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Archive for the ‘Life’ Category

The Importance of Proprioception

As barefooters, I think we’re all pretty much aware of the importance of proprioception, the awareness of our body position which comes from our sense of touch and our perceived motions. It is sometimes called our “sixth sense”.

Unsurprisingly, shoes limit our proprioceptive sense and that can lead to falls and other difficulties.

And you might just bite off your foot.

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Rain at the Dublin Irish Festival

On Saturday my wife and I went to the Dublin Irish Festival. This Dublin is a suburb on the northwest side of Columbus. From what I have heard, the festival is the 2nd largest Irish festival in the United States, behind Milwaukee.

The day started out with a lot of rain, some of it heavy. Wouldn’t you think that would lead to people walking around barefoot at the festival?

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In A Lakeside Restaurant

I’m back up in northern Wisconsin (so I’m not sure how much blogging I’ll do—I should be out on the lake). But Saturday evening my wife and I went out to eat, and at the restaurant we ate at, I saw a patron with his bare feet resting on another of the chairs at their table.

You’ll never guess what happened next . . .

(Click bait! Click bait!)

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Socially Acceptable

A while back (i.e., May), fellow barefooter Mike Berrow put together a compilation of twitter tweets showing a lot of folks say they’d go barefoot if it were socially acceptable.

But it mostly is acceptable. So why don’t these people give it a try?

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Violating Social Conventions

One thing that’s not always appreciated is that context really makes a difference when it comes to acceptance to bare feet. Bare feet are accepted when people expect bare feet to be there, and they are often rejected in contexts in which they are not expected.

Then, when those bare feet are seen in unexpected locations, those against them have to rationalize an excuse, any excuse, why they are bad.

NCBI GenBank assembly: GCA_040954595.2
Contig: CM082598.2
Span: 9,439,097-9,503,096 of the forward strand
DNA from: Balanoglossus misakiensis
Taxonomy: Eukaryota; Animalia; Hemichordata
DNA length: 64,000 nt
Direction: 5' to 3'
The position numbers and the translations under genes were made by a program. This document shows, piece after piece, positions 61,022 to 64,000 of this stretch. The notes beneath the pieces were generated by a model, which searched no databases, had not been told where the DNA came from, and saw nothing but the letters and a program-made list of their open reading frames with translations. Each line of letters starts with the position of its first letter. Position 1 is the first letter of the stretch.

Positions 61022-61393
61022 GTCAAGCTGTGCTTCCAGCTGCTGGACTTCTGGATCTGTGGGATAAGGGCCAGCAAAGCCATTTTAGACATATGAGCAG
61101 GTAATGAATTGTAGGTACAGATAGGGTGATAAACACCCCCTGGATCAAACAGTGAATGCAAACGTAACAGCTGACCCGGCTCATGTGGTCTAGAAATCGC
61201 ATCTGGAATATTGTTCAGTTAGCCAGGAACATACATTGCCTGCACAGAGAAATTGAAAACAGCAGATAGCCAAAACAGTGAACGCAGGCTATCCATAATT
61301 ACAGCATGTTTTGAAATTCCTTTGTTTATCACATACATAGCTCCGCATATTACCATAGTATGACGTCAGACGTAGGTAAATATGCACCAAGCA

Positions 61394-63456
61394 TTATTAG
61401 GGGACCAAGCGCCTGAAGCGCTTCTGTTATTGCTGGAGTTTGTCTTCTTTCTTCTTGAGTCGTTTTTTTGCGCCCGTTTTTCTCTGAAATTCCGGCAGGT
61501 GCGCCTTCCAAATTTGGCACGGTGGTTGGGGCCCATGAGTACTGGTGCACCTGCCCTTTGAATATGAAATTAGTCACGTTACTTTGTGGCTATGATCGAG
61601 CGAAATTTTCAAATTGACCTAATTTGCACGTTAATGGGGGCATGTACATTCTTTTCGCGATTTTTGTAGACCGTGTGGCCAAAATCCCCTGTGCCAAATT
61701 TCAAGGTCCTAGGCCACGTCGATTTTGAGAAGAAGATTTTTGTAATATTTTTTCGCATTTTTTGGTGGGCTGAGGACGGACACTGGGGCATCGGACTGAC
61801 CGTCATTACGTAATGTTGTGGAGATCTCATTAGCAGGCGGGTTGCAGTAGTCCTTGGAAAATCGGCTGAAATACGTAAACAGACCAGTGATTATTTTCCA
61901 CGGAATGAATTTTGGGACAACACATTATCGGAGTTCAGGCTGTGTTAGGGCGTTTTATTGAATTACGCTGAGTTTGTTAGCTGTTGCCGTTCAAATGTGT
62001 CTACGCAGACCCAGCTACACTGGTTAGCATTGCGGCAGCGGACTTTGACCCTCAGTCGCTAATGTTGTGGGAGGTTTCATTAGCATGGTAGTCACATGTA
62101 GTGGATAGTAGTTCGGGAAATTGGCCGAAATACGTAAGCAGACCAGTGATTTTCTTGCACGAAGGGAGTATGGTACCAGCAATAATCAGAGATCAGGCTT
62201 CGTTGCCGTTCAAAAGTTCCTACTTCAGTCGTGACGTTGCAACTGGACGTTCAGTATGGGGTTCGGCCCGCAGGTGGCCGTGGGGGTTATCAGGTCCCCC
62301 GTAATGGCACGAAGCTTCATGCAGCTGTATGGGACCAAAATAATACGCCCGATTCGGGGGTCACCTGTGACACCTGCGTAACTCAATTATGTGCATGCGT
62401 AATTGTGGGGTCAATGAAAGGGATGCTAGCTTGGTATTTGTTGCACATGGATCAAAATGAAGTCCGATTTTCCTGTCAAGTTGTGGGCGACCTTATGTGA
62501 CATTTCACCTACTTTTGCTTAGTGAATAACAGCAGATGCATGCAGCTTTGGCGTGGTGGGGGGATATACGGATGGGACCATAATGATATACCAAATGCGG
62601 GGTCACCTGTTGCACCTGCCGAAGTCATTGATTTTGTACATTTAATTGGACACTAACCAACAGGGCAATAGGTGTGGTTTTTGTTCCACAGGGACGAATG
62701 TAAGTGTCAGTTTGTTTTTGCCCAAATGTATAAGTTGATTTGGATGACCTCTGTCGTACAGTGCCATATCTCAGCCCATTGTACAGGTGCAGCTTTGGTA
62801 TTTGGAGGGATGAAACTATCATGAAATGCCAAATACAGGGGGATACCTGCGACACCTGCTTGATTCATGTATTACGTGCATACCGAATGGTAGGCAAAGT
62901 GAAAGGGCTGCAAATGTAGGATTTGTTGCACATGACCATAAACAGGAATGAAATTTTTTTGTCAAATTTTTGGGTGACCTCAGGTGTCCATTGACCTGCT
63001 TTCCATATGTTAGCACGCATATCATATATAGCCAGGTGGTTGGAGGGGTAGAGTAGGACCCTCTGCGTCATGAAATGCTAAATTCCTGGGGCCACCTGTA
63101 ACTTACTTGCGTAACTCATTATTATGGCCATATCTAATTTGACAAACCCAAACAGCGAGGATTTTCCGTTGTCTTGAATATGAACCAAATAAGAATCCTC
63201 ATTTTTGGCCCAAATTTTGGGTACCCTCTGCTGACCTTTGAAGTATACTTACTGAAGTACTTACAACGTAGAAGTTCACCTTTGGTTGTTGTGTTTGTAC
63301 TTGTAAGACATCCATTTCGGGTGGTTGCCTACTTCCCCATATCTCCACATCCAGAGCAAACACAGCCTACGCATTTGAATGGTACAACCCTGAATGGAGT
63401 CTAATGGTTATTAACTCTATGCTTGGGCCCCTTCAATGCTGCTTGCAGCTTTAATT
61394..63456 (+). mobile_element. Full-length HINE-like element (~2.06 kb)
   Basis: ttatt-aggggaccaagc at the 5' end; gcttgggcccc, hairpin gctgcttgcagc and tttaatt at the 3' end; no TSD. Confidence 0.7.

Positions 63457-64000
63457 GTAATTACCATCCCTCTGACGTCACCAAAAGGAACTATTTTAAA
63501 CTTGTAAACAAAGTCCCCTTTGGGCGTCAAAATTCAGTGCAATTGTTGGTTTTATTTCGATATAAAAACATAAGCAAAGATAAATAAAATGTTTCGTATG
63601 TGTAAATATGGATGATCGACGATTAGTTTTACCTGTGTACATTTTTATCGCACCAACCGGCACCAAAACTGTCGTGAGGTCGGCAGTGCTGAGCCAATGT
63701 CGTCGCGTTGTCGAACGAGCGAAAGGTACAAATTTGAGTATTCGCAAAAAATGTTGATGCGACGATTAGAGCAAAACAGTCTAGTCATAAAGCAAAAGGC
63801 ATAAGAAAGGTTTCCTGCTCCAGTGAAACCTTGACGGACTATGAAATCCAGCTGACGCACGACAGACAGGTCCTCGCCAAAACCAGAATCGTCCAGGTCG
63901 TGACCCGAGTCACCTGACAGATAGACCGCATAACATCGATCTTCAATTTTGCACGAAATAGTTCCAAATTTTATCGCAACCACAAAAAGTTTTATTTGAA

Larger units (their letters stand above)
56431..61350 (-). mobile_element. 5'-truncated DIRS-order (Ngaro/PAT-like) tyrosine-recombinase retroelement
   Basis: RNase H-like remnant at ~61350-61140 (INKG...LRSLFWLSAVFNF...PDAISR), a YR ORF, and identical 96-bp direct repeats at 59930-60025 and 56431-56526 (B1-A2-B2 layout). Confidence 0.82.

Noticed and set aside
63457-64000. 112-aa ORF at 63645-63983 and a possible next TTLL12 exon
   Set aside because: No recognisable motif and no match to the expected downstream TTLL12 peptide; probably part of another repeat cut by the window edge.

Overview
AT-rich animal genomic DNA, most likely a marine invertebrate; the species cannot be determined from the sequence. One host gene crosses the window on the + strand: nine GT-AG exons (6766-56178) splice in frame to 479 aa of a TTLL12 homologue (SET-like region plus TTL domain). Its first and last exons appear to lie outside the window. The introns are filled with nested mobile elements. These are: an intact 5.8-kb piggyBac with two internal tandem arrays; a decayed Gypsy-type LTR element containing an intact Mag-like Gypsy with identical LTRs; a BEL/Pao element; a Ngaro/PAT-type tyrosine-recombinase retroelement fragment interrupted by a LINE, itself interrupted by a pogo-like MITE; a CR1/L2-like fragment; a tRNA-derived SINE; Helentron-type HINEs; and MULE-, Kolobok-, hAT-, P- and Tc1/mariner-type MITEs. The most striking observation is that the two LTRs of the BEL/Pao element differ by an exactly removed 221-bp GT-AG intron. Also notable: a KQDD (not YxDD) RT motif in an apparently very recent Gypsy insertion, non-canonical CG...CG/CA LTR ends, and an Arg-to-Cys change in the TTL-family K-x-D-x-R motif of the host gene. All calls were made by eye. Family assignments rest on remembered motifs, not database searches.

Thus, those who go barefooted are really usually battling social convention, not any intrinsic problem with being barefooted.

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1,111

This is my 1,111th blog entry. I was originally going to mark the 1,000th, but that was right at the beginning of my trip to Easter Island and Chile. And then I was going to mark 1,100, but that was a Saturday and would have interfered with the Saturday Comic, so I decided to wait for this singular occasion.

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The Foot Film

I imagine most barefooters have heard about “The Foot Film”. It is project attempting to make an independent film documentary about humans’ relationship between shoes and going barefoot.

It’s Indiegogo campaign has only 10 days left, so this is a reminder to go there and donate to help this film become a reality.

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Saving Soles

When I wrote about Dirty Feet, it generated a comment (a question really) asking what I did to maintain them.

Here’s the answer.

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Toys

Slate recently had a feature on photographer Gabriele Galimberti, showing young children with their most prized possessions.

I guess it says something about how much I’ve come to expect even children to be wearing shoes that I was pleasantly surprised that about half of them weren’t.

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We Must Be Civilized

The opposition to barefooting sometimes is just mind-boggling. I know a lot of us wonder what’s behind it. It arises in the weirdest places, and seems to generate an amount of heat way out of proportion to such a simple act.

It seems we must be civilized.

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Old Habits Die Hard

Continuing around Lake Llanquihue in Chile, just north of Puerto Montt, we stopped for lunch at a restaurant called Espantapájaros.

And the old concerns about being challenged for being barefoot in a restaurant arose again. But there was a big surprise waiting for me.

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Worry-Free Restauranting

When you’re a barefooter in the U.S. you end up creating all sorts of strategie to be able to eat in restaurants. Most times it is not a problem, but with a restaurant you’re much more likely to have something go wrong.

But there are places . . .

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Our most colorful character for today is Renato Alvarado Renato, also known as “Machi”, and by “colorful” I mean “interesting” and “impressive”.

Where do I even begin?

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Pilot Mountain

I spent the weekend in Winston-Salem in North Carolina. As part of the visit I had a chance to do a nice little hike (about 3.1 miles) around Pilot Mountain just a bit north of the city.

And other people in the park had a chance to see two barefoot hikers.

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Dictated by Customs

You would think that after all these years of going barefooted, I’d no longer have concerns about whether to go barefoot and that worries would be behind me.

But there is still a niggling in the back of the brain.

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